I'm trapped under a cold. It's damned annoying. It's one of those persistent, makes you feel like crap but doesn't actually debilitate you colds, which mean all you want to do is wrap yourself up in a duvet with a cup of tea and a Futurama DVD. As a result I'm pinned inside the house with no chance of getting out there and tarting.
In the meantime, I've cobbled together a post from some of my leftovers. While I'm out and about, I sometimes see something which amuses me, or interests me, so I snap a pic in case there's room for it in the usual posts. When it comes to posting the thing, though, I find that the pics sometimes interrupt the flow of the writing; that I had an interesting picture, but it didn't fit in with my general thrust at that point, and so it got left out. So this post rectifies that with a few oddments that are hanging around the Merseytart folder on my PC.
This was at St Michaels, on the Northern Line. The local children had obviously been given the task of designing a logo to represent Liverpool for the Capital of Culture, and their efforts were turned into a frieze on the southbound platform. Something about the colours here just appealed to me. Shame about the blob of frigging chewing gum, though. Since terrorists intent on paralysing our nation's transportation system have taken to putting the bombs on themselves rather than litter bins, can we have our bins back? Not that the ignorant sods would probably use it. Really, random executions would stop these chewing gum abusers. That was all a bit Daily Mail, wasn't it? Let's move on. Well done children of St Michaels for your efforts, and well done people of Merseyrail for putting it on the platform. There should be more of this sort of thing, I think, little features on platforms to catch your eye.
Watch out for flying sausages. (Readers under the age of thirty: you don't know what you missed). This is in West Kirby, and it made me smile for a moment.
Sometimes a photo doesn't make it because my photography skills are somewhat, erm, lacking. The above picture does the dank, evocative, moody subway at Port Sunlight no favours whatsoever, which is a shame, because it's great. I'm probably alone in this opinion, but I like dark oppressive railway subways, and this is a great example of the type. (I should imagine my opinion would be radically different if I were, say, a thirteen year old girl using this subway at ten o'clock at night). It's strangely wide, and divided down the middle with this fence, for no apparent reason. It looks like something out of Children of Men; I'm expecting Pam Ferris to be herded down it with a load of screaming immigrants. Can I just add parenthetically that I loved Children of Men, and that it makes me cry like a baby every time? When they carry the baby out of the building and all the soldiers stop to look, I turn it a blubbing wreck of snot and tears, and I do not cry at any films, because, essentially, I'm dead inside.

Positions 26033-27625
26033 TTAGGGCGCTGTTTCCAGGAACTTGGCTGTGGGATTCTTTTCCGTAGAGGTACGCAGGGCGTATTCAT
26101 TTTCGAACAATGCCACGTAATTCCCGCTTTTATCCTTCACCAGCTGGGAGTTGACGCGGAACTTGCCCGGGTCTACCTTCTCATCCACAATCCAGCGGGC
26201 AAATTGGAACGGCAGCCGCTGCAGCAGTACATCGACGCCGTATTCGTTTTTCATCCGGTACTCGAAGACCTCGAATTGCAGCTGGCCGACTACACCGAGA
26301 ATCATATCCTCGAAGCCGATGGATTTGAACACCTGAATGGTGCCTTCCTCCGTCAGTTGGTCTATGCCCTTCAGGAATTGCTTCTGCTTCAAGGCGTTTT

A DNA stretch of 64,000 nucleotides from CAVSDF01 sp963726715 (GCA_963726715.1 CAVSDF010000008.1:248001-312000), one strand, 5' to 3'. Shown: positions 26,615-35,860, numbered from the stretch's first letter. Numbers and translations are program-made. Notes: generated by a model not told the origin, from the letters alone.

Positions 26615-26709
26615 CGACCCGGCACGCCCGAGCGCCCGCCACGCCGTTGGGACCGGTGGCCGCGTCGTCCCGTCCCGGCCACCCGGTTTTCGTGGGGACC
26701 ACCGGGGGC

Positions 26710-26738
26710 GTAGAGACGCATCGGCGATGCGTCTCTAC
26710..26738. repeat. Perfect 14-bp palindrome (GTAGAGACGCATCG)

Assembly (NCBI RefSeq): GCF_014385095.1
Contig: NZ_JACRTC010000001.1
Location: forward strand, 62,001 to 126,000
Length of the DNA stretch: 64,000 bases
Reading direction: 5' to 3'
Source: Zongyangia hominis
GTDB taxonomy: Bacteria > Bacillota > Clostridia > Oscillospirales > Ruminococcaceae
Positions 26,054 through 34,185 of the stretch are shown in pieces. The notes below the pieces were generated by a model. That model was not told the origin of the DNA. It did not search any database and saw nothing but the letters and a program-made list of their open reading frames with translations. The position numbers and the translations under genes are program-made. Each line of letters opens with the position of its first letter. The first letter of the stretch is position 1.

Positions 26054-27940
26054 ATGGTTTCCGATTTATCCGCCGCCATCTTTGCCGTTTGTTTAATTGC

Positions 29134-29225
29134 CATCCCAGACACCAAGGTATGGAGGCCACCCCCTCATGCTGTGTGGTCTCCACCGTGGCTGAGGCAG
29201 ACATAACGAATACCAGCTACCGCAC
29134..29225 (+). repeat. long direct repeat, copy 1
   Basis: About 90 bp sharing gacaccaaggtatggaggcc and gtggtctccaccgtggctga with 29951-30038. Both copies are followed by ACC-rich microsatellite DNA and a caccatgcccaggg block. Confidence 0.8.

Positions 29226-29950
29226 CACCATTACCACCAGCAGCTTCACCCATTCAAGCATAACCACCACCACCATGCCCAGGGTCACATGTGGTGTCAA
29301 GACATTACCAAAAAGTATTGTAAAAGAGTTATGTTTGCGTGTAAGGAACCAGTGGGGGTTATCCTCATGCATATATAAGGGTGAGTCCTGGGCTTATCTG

The lovely 1930s concrete platform roof at West Kirby, two proud wings thrusting into space.
A rarity on this site: a picture of a train! This is taken at Walton station, and it shows a train headed towards Ormskirk. I am afraid I have little or no interest in the trains themselves. They look very nice, in their new grey and yellow livery, and they are usually comfortable and clean, but that's where my fascination ends. I'm all about the railway architecture, and frankly, I couldn't give a monkeys if this is train number 49728. I'm not sure if that makes me more tragic or less. (I will say that I prefer electric trains to diesels, but that's mainly to annoy someone I know who loves diesel trains - what fascinating circles I move in!) Gaol spotters will be pleased to note that you can also just about see the prison wall in the distance.
This is on the Birkenhead swimming pool, just round the corner from Conway Park. For years I had wandered past here and assumed the streak of silver was just an abstract piece of metal art, but no; in close up, it's actually a swimmer! He looks a bit Stanley Matthews in those shorts, but still; it's very nice. I actually now feel sorry for metal man, as he's sort of marooned on the side of a not very impressive brick building. He'd be much better out over the entrance.
That'll do. Normal service will be resumed soon, I promise - I'm hoping to get out next week...
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